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Mills and Boon authors
6

anyabanya · 13/06/2010 11:32

Hi, Does anyone here write for Mills and Boon?

I am keen to ultimately give up my job and be a jobbing author. Have no ambition to win Pulitzers or anything. Have won a couple of short story competitions, and had some very minor things published, but feel that i am not really up to the standrad of a Marian Keyes or Maeve Binchy.

If anyone is out there, what advice do you have? I have spent a good 6 months or so really researching M&B stories in the different themes, and feel that an author needs to respect the genre in order to be successful, but other than that, any advice appreciated!

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BigRedPanda · 13/06/2010 11:35

Contact M&B, they can give you some pointers. Check out their website.

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BigRedPanda · 13/06/2010 11:35

Contact M&B, they can give you some pointers. Check out their website.

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anyabanya · 13/06/2010 11:51

Thanks BRP... have had a good mosey around...I am almost ready to submit something.... [biting fingers emoticon] ... well, a month or so away anyway.

I am kind of working on the theory of not patronising the reader. Oh, and including some rocking sex scenes.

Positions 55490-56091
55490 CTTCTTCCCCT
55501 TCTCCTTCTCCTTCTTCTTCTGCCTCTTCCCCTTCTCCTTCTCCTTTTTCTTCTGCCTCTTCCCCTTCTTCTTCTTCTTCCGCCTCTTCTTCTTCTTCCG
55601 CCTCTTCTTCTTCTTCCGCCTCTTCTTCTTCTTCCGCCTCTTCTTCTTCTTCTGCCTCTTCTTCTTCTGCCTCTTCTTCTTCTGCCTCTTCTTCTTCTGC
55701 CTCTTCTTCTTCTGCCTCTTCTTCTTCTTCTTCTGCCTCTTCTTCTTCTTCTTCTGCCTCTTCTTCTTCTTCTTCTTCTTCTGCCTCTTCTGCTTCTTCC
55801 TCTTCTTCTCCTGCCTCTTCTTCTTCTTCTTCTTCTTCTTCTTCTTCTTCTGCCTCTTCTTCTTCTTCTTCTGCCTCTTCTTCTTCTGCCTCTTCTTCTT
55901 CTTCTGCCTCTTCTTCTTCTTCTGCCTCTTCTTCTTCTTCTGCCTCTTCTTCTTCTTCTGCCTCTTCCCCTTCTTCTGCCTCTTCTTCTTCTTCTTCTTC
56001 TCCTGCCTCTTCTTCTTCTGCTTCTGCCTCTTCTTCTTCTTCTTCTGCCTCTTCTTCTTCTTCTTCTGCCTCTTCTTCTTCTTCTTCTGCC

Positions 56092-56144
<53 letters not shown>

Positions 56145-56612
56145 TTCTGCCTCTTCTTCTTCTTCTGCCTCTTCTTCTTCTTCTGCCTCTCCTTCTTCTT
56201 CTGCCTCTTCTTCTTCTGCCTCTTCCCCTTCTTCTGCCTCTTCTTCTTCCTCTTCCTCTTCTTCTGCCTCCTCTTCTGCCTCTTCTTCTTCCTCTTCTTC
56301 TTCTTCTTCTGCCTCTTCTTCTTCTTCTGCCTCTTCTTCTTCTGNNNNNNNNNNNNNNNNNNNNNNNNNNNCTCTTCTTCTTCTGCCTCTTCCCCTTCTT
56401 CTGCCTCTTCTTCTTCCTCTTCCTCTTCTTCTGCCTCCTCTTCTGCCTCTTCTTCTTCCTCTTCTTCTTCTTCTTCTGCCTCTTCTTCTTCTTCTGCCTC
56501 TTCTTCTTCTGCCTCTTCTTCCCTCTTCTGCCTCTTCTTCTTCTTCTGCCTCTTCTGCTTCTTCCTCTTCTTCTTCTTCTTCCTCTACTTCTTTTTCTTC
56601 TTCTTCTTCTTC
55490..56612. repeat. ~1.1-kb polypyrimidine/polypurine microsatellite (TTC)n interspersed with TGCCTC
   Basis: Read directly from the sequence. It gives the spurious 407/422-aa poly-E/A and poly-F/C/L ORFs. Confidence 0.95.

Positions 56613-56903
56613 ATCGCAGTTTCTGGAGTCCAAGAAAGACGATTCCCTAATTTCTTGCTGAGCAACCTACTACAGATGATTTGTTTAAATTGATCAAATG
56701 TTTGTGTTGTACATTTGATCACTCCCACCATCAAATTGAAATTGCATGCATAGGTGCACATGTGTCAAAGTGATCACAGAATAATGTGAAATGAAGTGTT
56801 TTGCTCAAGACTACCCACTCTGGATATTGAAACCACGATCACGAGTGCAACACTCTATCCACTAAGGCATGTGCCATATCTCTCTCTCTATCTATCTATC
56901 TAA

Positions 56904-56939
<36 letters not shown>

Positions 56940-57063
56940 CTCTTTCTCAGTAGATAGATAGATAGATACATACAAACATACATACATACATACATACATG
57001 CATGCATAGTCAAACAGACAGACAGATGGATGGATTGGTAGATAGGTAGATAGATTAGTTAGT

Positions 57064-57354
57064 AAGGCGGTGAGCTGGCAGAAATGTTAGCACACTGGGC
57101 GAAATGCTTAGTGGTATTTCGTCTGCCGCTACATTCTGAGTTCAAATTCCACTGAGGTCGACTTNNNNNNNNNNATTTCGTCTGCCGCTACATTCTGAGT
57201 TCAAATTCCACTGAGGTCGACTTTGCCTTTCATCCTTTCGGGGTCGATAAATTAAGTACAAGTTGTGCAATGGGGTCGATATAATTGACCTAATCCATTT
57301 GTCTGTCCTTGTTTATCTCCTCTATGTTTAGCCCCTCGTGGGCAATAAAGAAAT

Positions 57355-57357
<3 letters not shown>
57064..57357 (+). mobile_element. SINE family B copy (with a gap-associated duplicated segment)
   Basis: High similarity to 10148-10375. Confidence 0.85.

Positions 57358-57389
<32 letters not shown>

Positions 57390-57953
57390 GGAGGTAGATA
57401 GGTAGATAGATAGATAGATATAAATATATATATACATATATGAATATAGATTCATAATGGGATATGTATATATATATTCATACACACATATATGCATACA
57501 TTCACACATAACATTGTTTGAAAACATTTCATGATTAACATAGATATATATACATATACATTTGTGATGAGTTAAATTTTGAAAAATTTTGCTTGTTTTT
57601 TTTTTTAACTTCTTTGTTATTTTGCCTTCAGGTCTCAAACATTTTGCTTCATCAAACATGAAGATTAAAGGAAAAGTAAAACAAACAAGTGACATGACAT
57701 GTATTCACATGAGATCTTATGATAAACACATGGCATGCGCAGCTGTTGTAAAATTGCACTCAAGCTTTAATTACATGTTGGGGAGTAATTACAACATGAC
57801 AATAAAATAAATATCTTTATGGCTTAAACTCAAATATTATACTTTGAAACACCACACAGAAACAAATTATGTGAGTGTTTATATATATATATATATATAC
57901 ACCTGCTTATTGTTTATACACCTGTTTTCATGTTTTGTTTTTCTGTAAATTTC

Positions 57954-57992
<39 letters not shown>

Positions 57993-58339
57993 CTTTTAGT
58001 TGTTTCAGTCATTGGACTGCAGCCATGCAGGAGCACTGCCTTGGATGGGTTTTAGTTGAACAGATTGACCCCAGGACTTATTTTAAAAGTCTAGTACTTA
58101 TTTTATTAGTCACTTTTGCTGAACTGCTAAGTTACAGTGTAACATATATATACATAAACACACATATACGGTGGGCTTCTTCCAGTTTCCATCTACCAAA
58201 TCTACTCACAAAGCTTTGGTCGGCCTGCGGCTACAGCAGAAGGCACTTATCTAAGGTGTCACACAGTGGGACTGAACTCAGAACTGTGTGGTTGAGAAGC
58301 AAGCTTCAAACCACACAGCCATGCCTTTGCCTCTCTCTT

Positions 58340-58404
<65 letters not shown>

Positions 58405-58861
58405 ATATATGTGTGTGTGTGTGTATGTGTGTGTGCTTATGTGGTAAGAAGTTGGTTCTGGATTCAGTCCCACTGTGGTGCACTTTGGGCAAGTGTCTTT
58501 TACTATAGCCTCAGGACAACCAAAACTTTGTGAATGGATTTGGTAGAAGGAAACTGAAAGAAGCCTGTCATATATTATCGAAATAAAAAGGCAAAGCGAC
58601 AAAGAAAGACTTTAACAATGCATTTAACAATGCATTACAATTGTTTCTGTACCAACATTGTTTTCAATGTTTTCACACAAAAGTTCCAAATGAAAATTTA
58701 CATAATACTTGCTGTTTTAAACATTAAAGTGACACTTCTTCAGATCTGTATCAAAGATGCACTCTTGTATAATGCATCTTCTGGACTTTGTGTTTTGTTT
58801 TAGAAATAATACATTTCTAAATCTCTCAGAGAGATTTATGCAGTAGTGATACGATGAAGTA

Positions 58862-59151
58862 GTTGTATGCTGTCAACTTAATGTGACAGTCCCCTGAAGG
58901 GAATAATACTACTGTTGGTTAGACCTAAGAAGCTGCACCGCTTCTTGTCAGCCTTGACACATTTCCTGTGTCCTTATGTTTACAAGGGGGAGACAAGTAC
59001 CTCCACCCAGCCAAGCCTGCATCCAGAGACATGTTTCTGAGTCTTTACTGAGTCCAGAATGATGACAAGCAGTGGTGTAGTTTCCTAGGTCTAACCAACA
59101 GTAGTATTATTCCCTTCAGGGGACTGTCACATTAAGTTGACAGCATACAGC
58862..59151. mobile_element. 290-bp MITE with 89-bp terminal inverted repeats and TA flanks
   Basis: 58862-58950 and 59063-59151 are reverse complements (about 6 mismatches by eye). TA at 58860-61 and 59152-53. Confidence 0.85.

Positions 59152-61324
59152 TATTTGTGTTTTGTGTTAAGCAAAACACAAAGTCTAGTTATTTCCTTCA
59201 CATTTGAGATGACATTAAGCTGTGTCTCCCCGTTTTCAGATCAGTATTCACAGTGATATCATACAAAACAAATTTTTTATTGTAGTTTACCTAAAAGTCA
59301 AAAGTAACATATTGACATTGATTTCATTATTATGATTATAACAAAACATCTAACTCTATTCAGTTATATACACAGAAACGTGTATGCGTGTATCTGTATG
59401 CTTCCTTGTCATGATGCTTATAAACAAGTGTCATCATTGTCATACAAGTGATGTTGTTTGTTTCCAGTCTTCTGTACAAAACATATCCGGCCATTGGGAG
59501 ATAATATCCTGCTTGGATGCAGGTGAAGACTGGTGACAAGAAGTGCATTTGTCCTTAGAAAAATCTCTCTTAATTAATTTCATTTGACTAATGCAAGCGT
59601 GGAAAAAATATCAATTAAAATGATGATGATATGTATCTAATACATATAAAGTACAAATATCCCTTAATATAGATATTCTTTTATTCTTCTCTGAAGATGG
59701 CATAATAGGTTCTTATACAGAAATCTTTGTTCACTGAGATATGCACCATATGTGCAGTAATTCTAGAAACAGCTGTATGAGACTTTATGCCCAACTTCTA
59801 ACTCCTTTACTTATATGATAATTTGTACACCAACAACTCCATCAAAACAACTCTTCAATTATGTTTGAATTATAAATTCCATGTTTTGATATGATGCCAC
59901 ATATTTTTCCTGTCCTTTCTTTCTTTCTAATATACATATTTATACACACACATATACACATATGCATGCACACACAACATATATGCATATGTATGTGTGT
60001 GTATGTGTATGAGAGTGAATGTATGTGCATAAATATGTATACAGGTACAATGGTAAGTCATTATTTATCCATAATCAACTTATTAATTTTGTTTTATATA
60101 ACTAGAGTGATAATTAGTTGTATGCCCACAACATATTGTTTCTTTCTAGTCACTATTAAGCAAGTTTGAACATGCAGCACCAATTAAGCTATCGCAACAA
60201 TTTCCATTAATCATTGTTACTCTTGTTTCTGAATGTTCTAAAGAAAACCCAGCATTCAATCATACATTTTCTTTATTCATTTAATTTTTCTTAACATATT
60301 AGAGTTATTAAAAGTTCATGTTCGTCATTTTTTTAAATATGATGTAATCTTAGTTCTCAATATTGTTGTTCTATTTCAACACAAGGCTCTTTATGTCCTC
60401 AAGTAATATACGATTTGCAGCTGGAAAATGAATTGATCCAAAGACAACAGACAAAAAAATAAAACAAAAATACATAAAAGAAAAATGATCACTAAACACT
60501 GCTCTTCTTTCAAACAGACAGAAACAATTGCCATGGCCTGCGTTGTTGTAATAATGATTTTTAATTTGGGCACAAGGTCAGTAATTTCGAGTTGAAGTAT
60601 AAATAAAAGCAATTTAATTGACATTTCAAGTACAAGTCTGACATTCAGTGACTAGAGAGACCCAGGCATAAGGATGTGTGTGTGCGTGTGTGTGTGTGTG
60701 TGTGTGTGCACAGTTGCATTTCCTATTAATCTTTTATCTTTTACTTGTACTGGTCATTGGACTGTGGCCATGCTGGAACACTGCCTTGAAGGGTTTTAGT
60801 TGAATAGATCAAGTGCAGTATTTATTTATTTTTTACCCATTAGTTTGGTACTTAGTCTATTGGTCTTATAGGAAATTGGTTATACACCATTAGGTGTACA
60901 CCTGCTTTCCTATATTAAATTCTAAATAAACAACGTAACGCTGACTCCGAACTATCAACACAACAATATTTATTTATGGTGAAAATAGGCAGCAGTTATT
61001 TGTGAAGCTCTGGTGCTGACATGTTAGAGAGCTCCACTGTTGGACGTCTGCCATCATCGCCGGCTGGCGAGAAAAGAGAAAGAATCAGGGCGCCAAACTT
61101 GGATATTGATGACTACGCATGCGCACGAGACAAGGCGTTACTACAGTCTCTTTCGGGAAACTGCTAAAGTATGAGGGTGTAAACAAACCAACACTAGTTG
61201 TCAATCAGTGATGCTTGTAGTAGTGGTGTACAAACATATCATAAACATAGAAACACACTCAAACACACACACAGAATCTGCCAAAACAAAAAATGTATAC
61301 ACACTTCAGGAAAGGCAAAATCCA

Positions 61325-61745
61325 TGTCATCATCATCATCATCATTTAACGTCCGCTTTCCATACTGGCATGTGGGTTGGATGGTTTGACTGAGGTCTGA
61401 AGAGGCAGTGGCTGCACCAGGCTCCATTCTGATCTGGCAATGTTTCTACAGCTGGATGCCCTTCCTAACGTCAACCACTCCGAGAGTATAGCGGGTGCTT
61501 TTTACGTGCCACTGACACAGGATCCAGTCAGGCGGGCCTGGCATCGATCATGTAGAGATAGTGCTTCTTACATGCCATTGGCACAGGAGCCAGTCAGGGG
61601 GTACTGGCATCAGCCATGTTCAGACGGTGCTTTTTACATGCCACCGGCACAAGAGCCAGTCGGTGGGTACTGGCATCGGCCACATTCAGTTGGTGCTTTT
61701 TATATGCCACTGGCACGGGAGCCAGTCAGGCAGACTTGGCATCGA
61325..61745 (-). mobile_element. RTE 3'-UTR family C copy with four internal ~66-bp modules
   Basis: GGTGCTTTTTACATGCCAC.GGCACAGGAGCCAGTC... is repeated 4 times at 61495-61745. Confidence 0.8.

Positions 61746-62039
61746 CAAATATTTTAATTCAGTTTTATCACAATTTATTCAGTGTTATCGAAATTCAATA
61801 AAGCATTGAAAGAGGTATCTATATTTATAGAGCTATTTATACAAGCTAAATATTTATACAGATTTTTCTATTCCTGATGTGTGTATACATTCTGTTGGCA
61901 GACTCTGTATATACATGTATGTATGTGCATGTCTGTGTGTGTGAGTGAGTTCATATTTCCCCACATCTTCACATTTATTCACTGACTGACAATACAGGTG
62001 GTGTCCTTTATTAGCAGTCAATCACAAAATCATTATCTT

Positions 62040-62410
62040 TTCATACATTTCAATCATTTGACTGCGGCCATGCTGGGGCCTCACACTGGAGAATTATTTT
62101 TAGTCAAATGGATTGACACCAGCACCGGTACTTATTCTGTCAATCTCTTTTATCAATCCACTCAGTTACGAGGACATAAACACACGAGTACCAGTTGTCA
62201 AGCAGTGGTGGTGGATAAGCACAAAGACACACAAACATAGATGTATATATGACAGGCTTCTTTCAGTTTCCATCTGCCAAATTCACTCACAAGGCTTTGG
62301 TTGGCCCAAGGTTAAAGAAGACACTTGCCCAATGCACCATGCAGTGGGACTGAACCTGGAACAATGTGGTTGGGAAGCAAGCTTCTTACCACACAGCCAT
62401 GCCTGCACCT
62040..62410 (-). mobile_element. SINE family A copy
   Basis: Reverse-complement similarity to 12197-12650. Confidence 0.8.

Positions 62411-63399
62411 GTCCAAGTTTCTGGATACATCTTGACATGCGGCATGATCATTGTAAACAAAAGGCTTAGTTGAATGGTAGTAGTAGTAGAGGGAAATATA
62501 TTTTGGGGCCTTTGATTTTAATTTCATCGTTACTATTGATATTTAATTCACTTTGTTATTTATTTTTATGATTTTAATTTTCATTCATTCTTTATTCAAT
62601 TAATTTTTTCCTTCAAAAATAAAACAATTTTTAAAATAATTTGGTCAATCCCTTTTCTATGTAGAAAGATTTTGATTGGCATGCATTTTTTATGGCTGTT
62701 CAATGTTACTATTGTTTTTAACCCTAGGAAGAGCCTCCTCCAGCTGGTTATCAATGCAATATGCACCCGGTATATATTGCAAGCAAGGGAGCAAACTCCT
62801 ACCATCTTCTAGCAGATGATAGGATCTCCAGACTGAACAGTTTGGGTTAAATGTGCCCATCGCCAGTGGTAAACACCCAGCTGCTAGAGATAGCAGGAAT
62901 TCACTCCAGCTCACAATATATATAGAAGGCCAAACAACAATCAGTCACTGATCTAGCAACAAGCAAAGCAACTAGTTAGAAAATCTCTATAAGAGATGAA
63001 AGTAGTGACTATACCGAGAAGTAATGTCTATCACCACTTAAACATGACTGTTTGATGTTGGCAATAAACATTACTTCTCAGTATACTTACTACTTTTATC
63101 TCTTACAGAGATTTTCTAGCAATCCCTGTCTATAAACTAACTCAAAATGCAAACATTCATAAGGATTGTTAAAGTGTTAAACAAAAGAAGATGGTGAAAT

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Novelist · 19/08/2010 10:50

Hi! I used to write for Mills & Boon (Red Dress Ink, which was their chick-lit imprint). I've just written a Blaze with a friend and my ex-editor wanted revisions, which we've done and it's now with the senior editor waiting a decision (we're pretty excited, lol). I've just come back from one of the conferences, so have heard a lot of new info., which might help you...

Which line are you aiming for? Have you started a ms yet? They are really looking for Medical authors right now.

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FortunateHamster · 01/11/2010 13:57

Used to work for M&B a loooong time ago (kind of outing myself here) in a junior role in editorial. Their guidelines, as others have mentioned, are usually up-to-date and pretty specific.

The great thing about M&B is that it genuinely is always on the lookout for new authors (medical, as Novelist says, especially). The downside, imo, is that once you complete a manuscript it will be hard to sell elsewhere if it doesn't work for M&B, due to the short word counts of most series.

If you've won some competitions then people out there must like your voice, and that is a very, very good thing! I used to read a lot of manuscripts that were competent but boring, with no spark, and they were always rejected. Make sure your voice always shines through (though the easiest way to do this may simply be by not overthinking it).

Don't write for them if you think it will be easy or that they're only silly romances (you can always spot those submissions a mile away).

Good luck! :)

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kimiasol · 04/11/2010 09:59

This is a test message.

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